g. The landscaping will provide places where people can connect with nature.

Prairie Gardens Progress - 6/2/2014
A prairie is a type of grassland. Prairies usually form on level or smoothly rolling landscapes in areas with hot, dry summers and cold winters. The parts of the plants above the surface of the soil are killed each winter, but new plants regenerate from the roots each spring. Grasses and forbs (wildflowers) are the main components of prairies. Grasses have narrow leaves, while forbs have broad leaves. In 1820, Illinois had 22 million acres of prairies. Today, very little natural prairie remains in the state.

Two prairie gardens were installed. They feature native plants that were once abundant in this location.

Advantages:
extensive roots soak up water and slow erosion
increase local biodiversity
very low maintenance
perennial plants
reduced costs over time compared to annual plants
resistant to drought, cold, diseases and insects
great variety of heights, shapes, flower color and blooming period
attractive throughout the year
provide wildlife habitat
decrease expenses and pollution from mowing

Size: A prairie garden can be any size. An existing perennial bed may be enhanced or a new one established.
Light: Six hours or more per day of full sun should be available.
Water: No water is needed after the plants are established (after one to two years).
Elevation/Topography: Level ground is best for a prairie, but a south-facing hillside is doable as is an east or west-facing hillside. North slopes should be avoided.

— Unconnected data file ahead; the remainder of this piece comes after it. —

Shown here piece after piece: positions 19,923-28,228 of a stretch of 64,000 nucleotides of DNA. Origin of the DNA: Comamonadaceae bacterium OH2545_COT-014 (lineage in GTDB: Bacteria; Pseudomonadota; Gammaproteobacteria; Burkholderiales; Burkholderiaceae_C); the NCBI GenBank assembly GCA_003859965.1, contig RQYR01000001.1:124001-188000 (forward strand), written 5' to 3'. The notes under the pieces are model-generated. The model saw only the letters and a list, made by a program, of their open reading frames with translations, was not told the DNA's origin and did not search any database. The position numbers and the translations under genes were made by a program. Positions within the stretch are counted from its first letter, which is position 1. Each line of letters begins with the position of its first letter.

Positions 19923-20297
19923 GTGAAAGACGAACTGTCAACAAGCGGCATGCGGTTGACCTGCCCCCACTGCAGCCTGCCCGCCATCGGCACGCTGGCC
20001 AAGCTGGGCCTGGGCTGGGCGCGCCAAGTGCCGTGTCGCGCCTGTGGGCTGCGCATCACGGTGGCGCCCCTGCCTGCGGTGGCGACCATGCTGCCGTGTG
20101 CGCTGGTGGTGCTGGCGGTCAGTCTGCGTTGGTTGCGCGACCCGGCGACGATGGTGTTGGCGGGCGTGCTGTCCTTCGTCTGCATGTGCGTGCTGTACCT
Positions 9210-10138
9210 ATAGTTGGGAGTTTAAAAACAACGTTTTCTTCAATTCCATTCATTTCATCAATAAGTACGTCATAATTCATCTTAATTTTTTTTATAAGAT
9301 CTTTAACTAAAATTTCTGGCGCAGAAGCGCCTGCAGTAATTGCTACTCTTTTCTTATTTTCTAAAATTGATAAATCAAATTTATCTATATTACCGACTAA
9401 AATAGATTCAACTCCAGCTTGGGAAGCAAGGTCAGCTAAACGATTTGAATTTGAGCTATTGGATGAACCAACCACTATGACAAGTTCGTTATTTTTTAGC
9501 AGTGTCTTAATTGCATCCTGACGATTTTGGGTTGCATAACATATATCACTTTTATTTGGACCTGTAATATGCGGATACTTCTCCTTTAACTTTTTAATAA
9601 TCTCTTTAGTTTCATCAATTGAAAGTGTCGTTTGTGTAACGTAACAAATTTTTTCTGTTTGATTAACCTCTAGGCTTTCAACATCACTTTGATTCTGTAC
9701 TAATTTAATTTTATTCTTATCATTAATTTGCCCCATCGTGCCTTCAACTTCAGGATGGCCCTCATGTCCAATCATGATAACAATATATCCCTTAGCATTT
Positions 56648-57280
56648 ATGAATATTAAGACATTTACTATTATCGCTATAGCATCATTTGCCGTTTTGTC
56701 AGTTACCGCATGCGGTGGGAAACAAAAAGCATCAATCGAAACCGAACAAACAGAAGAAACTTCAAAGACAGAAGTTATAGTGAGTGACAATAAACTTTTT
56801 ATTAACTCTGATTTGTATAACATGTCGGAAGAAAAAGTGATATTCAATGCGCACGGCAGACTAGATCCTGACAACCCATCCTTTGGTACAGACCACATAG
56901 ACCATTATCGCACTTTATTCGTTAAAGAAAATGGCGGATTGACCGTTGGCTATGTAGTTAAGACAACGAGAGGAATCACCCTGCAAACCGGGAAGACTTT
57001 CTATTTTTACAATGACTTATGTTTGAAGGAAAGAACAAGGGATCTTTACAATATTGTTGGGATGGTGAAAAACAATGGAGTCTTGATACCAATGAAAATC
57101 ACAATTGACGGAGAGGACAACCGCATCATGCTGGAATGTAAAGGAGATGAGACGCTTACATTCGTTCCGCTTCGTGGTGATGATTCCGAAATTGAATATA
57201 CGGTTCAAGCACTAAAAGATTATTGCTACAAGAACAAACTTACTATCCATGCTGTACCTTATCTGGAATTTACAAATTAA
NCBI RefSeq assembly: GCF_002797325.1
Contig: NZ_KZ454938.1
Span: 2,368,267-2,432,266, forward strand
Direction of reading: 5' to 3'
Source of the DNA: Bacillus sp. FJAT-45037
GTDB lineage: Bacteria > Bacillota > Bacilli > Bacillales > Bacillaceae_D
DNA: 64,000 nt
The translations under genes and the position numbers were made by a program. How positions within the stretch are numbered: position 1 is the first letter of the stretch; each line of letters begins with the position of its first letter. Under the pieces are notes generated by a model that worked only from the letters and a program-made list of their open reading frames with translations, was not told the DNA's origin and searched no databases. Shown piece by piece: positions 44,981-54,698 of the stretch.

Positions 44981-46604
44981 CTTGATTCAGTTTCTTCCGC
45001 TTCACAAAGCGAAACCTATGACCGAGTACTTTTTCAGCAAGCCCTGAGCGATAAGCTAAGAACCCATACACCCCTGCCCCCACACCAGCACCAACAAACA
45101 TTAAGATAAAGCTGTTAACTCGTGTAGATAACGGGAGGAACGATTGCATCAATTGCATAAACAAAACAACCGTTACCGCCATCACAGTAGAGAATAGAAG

Soil: Native plants will grow in a variety of soils: dry and mesic (moderately moist) plants do well in loose soils with good drainage, while wetland plants will do well when drainage is poor (standing water three to four hours after rainfall). Soil may be amended using sand.
Plant Materials: Sun-loving native forbs and grasses are recommended. See link below to "Types of Plants."  
Planting and Maintenance: See link below to "How to Plant and Maintain Native Plants."
Special Considerations: Patience: Because native plants need to develop vast root systems, a prairie planting may take several years (five or more) to look mature, especially if started with seeds.

How to Plant and Maintain Native Plants: http://dnr.state.il.us/education/CLASSRM/Grants/HowtoPlantandMaintainNativePlants.pdf

Types of Plants: http://dnr.state.il.us/education/CLASSRM/Grants/SWHDWildlifePlantLists.pdf

More Information: http://dnr.state.il.us/education/CLASSRM/grants.htm

Raised-bed Gardens Progress - 6/20/2014
A raised-bed garden is built on top of the soil. It does not contain a liner, so plant roots can enter the soil below the raised-bed. If your soil is poor, a raised-bed garden can allow you to avoid the native soil and use the type of soil that works best for your goals. All types of plants can be grown in a raised-bed garden.

Advantages:
exclude weeds
reduce soil compaction